What Happens to You When You Decide to Become a "Lifer" In Japan


I was lucky that I was able to start my career rather quickly after coming back to the US in 2015. While I certainly had to do a few jobs that I probably wouldn't do again (except for Fedex, that was a fun job), I knew that this would all be a part of the sacrifice in leaving a rather... comfortable... teaching job in Chiba in order for me to find a better position, one where I could be encouraged to continue my Japanese studies.

It is scary coming back to the United States after living abroad, no matter what part of the world you are returning from. It's even scarier when you realize that if you have been teaching either as a JET or as an Eikaiwa teacher, most of your skills are not transferable to the business world. When people in this situation realize that (by my standards) 3-4 years later, it's already too late. No company, Japanese or American, want to hire people that have no tangible skills.

I was really lucky that my first position after living in Japan was willing to take a risk on me, and teach me the fundaments about capital machinery and basic technical Japanese. Although the position lasted me a year and a half before I moved on to a short-lived assignment in sales (and eventually becoming a in-house interpreter / translator a month after that assignment), the fact was that learned how to be "handy" with my hands (in more than a few ways), learn how to read blueprints for capital machinery (which also translated into being able to read car parts and entire vehicular structures), and learn how to do sales. In addition to my day jobs, I learned how to write for Simple Gaijin, teach Japanese to various different kinds of people, and public speaking at events.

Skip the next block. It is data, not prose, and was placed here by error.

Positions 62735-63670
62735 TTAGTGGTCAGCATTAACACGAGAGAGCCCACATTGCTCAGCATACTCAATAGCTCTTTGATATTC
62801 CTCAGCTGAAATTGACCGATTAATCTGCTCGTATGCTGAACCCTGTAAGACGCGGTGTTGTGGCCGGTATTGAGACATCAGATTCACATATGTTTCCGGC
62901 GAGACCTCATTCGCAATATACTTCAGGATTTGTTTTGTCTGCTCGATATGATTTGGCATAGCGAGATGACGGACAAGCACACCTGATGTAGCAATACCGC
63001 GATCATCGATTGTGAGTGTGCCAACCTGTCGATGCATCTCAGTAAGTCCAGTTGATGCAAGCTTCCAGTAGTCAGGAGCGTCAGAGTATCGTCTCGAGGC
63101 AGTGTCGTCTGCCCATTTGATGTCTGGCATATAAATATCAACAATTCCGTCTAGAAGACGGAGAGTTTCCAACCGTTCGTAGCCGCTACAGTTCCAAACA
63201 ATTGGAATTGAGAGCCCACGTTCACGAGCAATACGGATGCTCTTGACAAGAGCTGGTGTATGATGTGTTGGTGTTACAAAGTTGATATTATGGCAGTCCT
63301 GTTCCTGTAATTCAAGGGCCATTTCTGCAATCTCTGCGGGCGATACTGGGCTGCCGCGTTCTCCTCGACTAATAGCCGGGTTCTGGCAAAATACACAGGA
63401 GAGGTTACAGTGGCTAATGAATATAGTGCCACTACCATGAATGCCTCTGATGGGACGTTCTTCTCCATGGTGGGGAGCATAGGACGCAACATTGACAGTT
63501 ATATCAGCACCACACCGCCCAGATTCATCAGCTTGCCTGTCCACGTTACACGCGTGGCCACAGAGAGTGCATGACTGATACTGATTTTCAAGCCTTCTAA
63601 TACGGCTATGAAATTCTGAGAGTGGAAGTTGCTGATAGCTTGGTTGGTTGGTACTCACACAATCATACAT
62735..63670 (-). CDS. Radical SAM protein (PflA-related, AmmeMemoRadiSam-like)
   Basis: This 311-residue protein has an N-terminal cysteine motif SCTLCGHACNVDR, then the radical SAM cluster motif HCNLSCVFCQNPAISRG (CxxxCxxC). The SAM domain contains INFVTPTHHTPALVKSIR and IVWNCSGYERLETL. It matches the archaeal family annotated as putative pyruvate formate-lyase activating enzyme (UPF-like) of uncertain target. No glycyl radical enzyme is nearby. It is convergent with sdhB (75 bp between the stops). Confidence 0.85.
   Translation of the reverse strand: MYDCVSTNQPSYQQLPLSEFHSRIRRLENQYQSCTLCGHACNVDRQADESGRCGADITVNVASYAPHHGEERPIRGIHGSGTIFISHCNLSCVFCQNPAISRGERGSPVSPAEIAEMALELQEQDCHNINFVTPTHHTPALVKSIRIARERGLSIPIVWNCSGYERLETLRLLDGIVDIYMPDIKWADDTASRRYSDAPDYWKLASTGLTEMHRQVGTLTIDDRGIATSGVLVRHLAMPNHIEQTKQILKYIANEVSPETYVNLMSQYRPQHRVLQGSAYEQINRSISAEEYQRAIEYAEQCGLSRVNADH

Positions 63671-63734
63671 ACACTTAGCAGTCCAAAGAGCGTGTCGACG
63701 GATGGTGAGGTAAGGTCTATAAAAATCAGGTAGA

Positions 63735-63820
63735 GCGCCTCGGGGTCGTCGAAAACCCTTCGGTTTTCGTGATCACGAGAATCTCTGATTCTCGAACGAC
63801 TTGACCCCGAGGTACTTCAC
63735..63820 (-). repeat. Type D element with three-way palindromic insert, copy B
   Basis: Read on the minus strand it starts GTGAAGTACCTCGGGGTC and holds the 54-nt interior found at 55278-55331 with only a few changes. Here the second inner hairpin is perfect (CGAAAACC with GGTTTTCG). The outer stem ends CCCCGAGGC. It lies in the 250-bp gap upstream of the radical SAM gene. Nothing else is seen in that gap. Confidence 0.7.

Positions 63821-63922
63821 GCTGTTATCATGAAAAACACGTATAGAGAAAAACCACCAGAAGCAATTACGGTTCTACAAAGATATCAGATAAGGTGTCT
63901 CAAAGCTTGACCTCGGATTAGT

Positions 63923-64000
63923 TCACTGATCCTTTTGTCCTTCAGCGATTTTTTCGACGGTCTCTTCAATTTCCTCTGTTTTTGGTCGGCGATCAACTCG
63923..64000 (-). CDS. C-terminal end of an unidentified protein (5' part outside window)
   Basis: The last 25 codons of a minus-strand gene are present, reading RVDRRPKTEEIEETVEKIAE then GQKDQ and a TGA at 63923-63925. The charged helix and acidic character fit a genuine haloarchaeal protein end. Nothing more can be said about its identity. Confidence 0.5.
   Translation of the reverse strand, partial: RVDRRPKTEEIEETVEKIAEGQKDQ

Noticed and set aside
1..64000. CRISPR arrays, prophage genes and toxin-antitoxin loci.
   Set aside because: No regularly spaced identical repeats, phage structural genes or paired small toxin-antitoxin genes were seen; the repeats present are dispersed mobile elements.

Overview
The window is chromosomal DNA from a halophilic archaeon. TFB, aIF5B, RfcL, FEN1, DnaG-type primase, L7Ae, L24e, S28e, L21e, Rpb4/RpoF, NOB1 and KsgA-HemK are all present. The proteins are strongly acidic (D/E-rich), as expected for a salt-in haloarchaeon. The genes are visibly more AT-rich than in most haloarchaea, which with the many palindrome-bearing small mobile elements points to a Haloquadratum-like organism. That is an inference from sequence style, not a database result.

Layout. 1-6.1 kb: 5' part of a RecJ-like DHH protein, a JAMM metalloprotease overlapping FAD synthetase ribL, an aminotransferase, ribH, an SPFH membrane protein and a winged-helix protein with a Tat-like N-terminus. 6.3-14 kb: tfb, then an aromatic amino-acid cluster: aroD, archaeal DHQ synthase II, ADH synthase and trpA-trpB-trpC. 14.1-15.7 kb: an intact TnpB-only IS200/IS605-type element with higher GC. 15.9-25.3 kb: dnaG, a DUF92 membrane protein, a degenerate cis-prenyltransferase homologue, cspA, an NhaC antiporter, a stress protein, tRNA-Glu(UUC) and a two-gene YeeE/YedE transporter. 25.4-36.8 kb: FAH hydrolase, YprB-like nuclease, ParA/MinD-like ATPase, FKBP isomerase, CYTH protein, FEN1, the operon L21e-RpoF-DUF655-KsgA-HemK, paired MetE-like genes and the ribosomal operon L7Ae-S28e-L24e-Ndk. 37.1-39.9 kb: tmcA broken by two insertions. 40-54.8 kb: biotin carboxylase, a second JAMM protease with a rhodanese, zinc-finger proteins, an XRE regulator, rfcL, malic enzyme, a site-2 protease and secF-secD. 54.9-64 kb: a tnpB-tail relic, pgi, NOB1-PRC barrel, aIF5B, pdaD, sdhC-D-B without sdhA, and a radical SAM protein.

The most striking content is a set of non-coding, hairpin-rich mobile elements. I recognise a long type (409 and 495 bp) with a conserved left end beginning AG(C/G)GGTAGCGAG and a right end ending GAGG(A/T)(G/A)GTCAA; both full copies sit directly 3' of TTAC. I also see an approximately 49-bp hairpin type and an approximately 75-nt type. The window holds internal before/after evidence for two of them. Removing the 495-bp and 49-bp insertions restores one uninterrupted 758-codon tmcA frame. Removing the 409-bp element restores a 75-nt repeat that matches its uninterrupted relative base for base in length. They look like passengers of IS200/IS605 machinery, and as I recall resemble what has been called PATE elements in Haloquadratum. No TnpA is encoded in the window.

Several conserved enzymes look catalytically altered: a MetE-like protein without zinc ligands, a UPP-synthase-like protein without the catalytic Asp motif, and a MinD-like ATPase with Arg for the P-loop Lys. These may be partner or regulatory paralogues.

But there are those guys whom are stuck in Japan...the "Lifers".

A Lifer has many different meanings, depending on whom you ask, in Japan. I'll just go with my definition.

Lifer - Noun; A person stuck living in Japan, usually (but not always) not by their choice, because of a fear of returning to their own home country. Origins for this fear usually stems from lack of marketable job skills either from a liberal arts degree, either knocking up a Japanese woman after a night of drunk sex and now legally obligated to stay in Japan until the child's 18th birthday, or fear to go back to go to their home country and go through a tough culture shock. Regardless of where there unhappiness stems from, they sometimes become bitter and angry at the success of other people that leave the English teaching realm.

My own experiences meeting lifers had been... eye-opening. While I certainly wasn't planning on staying in Japan for the rest of my life (esp. after spending time in the "Hokkaido Hoosegow"), it started to become very evident to me that teaching in English would not be the way for me to make my fortune and make my mark.

While not all lifers are miserable (I am close friends with a few guys that have made the active decision to stay the rest of their lives there), I have noticed a common trend with Lifer Guys in Japan. Keep in mind that these are only my observations and opinions...